Nearly every Conservative says they are undecided. In short, like most of the public, the EU is not a big deal for them
One of the Conservatives’ most intellectually brilliant ministers told me this month that he would vote for Brexit if he thought this was a country that had the buccaneering spirit to go for a high risk, high reward strategy. However, Britain will not, he reckons, accept perhaps a decade in the economic doldrums on the promise of a more agile, freer future.
He hasn’t decided whether to vote in or out at the referendum, but it’s pretty clear this minister has figured the country will vote to remain, so there’s no point risking political capital on arguing for out.
In Lord Anthony Bamford, the chairman of construction vehicles group JCB, construction has business’ most prominent Eurosceptic. He wants out, hating the European Union’s bureaucratic burden and spying better trade possibilities to the east.
Likewise small-scale entrepreneurs, particularly those from the technology sector, wonder what the concern is about - they reckon going it alone is worth a punt. So Lord Bamford isn’t alone.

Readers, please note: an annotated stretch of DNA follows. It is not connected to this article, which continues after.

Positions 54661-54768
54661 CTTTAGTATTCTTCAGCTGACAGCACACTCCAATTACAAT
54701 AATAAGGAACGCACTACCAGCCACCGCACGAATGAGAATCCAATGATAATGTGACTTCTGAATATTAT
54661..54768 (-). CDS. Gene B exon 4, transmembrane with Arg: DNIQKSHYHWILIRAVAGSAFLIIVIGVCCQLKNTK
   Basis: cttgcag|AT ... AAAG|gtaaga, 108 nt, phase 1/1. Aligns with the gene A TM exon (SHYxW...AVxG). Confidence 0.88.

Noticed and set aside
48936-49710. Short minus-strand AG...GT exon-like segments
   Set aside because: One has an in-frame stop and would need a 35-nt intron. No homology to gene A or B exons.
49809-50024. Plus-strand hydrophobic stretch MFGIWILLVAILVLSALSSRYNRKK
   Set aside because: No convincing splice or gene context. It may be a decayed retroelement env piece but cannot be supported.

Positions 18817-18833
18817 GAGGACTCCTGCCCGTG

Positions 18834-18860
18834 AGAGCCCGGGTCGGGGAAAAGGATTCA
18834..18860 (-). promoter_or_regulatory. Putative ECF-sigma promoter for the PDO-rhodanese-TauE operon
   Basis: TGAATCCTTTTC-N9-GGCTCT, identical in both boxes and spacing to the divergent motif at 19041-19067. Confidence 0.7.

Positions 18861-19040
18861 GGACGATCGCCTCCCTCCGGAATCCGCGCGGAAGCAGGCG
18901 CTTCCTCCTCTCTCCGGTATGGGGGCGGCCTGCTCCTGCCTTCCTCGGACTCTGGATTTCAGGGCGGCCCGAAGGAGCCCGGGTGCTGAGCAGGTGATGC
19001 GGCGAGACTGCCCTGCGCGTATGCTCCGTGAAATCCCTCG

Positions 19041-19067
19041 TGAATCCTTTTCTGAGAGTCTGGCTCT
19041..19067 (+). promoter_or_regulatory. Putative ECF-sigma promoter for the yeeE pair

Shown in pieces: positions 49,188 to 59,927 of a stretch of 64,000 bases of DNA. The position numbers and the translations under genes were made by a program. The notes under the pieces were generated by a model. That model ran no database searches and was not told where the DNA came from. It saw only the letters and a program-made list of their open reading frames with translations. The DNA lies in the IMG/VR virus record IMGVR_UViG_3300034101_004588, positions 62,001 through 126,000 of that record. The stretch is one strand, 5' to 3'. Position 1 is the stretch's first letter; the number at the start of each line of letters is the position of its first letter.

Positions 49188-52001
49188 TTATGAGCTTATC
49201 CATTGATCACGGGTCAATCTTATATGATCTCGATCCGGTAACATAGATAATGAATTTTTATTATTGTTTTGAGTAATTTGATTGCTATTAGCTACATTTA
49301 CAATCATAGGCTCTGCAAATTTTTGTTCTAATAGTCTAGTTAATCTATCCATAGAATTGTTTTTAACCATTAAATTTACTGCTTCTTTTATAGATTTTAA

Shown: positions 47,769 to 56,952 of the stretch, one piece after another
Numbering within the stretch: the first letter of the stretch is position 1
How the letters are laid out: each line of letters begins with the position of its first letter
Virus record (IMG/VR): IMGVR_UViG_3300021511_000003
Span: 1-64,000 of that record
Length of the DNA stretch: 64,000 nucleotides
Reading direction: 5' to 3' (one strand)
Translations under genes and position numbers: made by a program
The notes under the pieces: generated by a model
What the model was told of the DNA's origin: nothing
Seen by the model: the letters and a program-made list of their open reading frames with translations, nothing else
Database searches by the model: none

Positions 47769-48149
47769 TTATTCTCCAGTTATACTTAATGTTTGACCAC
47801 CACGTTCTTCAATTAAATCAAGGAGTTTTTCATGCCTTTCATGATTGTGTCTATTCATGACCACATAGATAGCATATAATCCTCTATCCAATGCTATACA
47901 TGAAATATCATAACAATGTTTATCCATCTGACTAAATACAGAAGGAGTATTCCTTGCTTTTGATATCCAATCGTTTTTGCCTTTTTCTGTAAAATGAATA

However, he is in a minority among British business leaders, certainly among the biggest firms. We can’t all be entrepreneurs and most construction businesses are small “c” conservative. You have to be, in an industry where 2% margins are considered ok.
This silent majority has little to worry about from the Conservative Party. The Independent’s John Rentoul believes only around 30 of 330 MPs will vote for Brexit. My guess is 50 to 70, possibly a touch higher if the out campaign gets better organised.
Nearly every Conservative I speak to says they are undecided, that they don’t really like the EU but, provided David Cameron gets a reasonable deal, which he almost certainly will, there is no reason to vote out. In short, like most of the public, the EU is not a big deal for them.
They didn’t become MPs to fight for Brexit and even those who did are not guilty of the jingoism that infested the eurosceptic Tories of the 1990s. This is important. Without widespread Conservative support, the most effective electoral machine in England, the Brexit campaign will not succeed.
I don’t think Lord Bamford will win this fight. That will please the broader industry and business in general. Apathy will succeed - which, given the British nature, is not necessarily a bad thing.
Mark Leftly is deputy political editor at The Independent on Sunday and a business commentator for The Independent